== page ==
The inversion of the 10-2 treasury yield curve has predicted 100% of US recessions since 1955 and its just flashed again. Are we moving towards financial Armageddon? Let’s have a look at what this means for the Australian economy and property prices.
The 10-2 treasury yield curve is simply the difference in yield between two-year and 10-year bonds. When the two-year bond yields are higher it implies that the market believes it is riskier to lend money in the short term than it is in the long term. Every time this has happened a US recession has occurred in the following six to 24 months.
I have to preface this with the fact that I have no idea if the market is reading this signal correctly or not – nobody does. Although if history is any indication, then it’s probably on the money. Recessions are a normal part of the economic cycle and happen quite regularly. Even without looking at the bond yield, it’s painfully obvious that the US is in a world of trouble with government debt spiraling out of control, inflation (officially) at an alarming 8.5%, and an economy that has produced less than it has consumed for decades. If the US does go into recession what does this mean for Australia?
The old saying used to be “When America sneezes the rest of the world catches a cold” and for many years the economic fortune of Australia was linked to America. However, the world order is constantly changing. In the 1960s Australia’s major trading partners were Europe and the United States. By the 1970s Japan became our largest trading partner which remained the case for 26 years. By 2007 it was replaced by China and has remained there ever since. The direction of our economy has steadily moved from west to east primarily because that’s where all the economic growth is. But also, because the process of industrialisation is enormously resource-intensive, we happen to have an abundance of the highest quality and cheapest iron ore in the world. Today a whopping 65.2% of our trade is with Asia (28% from China alone) compared to 11.6% from the Americas.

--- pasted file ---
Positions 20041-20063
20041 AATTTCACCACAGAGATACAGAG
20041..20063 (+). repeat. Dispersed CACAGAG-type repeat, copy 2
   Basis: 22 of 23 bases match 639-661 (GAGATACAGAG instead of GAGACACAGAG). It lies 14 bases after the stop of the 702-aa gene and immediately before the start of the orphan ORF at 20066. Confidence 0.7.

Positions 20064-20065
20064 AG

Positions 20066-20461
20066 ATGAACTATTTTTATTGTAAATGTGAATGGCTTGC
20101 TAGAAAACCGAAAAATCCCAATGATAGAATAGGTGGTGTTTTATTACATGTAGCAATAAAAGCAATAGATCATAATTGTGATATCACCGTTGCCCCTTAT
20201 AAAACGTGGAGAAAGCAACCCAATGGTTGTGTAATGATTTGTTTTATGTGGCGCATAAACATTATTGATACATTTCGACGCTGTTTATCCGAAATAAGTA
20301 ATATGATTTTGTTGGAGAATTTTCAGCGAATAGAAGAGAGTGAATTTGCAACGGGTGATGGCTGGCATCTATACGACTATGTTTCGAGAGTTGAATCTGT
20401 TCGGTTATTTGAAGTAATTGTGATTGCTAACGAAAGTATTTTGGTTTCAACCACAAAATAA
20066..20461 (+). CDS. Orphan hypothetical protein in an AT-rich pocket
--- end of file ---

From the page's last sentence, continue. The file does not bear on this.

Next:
Our economy has largely been shielded from the economic downturns of the last 30 years by the rapid growth of Asian economies. Prior to the Covid-induced event of 2020, the last recession we had was “the recession we had to have” in the early 1990s. In contrast, America went through four recessions over the same period. While it’s important to keep an eye on indicators like the 10-2 treasury yield curve it’s equally important to keep things in context. While we are still politically and culturally aligned with America our economy has largely decoupled from it. Even working in the industry, we occasionally need to remind ourselves that the Australian property market post-1960 has been remarkably resilient through a range of global conflicts and economic downturns. And it has remained perhaps the single safest asset class to be invested in over the last 60 odd years.